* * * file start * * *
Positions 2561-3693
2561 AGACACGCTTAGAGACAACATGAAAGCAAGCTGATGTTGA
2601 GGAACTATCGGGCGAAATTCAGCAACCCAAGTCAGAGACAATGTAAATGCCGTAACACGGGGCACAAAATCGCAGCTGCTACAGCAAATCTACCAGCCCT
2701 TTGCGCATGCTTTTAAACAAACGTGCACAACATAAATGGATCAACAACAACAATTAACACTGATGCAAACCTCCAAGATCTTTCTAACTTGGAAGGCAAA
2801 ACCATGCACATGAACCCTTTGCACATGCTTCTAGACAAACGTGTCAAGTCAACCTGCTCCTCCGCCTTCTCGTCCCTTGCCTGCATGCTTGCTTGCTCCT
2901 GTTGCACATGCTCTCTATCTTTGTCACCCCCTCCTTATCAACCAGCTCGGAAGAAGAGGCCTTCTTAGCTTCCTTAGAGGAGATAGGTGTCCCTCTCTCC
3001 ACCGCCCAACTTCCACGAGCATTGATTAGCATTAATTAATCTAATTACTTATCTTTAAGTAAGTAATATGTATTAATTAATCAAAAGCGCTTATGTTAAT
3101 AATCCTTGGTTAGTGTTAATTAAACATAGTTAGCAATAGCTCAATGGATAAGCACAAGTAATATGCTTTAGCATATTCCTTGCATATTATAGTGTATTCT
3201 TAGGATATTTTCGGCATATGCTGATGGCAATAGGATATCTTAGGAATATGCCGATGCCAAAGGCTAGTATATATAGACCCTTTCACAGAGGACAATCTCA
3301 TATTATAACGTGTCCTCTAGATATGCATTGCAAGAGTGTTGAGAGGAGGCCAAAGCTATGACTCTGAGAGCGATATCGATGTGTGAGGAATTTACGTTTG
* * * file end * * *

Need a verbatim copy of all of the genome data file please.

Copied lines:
Positions 2561-3693
2561 AGACACGCTTAGAGACAACATGAAAGCAAGCTGATGTTGA
2601 GGAACTATCGGGCGAAATTCAGCAACCCAAGTCAGAGACAATGTAAATGCCGTAACACGGGGCACAAAATCGCAGCTGCTACAGCAAATCTACCAGCCCT
2701 TTGCGCATGCTTTTAAACAAACGTGCACAACATAAATGGATCAACAACAACAATTAACACTGATGCAAACCTCCAAGATCTTTCTAACTTGGAAGGCAAA
2801 ACCATGCACATGAACCCTTTGCACATGCTTCTAGACAAACGTGTCAAGTCAACCTGCTCCTCCGCCTTCTCGTCCCTTGCCTGCATGCTTGCTTGCTCCT
2901 GTTGCACATGCTCTCTATCTTTGTCACCCCCTCCTTATCAACCAGCTCGGAAGAAGAGGCCTTCTTAGCTTCCTTAGAGGAGATAGGTGTCCCTCTCTCC
3001 ACCGCCCAACTTCCACGAGCATTGATTAGCATTAATTAATCTAATTACTTATCTTTAAGTAAGTAATATGTATTAATTAATCAAAAGCGCTTATGTTAAT
3101 AATCCTTGGTTAGTGTTAATTAAACATAGTTAGCAATAGCTCAATGGATAAGCACAAGTAATATGCTTTAGCATATTCCTTGCATATTATAGTGTATTCT
3201 TAGGATATTTTCGGCATATGCTGATGGCAATAGGATATCTTAGGAATATGCCGATGCCAAAGGCTAGTATATATAGACCCTTTCACAGAGGACAATCTCA
3301 TATTATAACGTGTCCTCTAGATATGCATTGCAAGAGTGTTGAGAGGAGGCCAAAGCTATGACTCTGAGAGCGATATCGATGTGTGAGGAATTTACGTTTG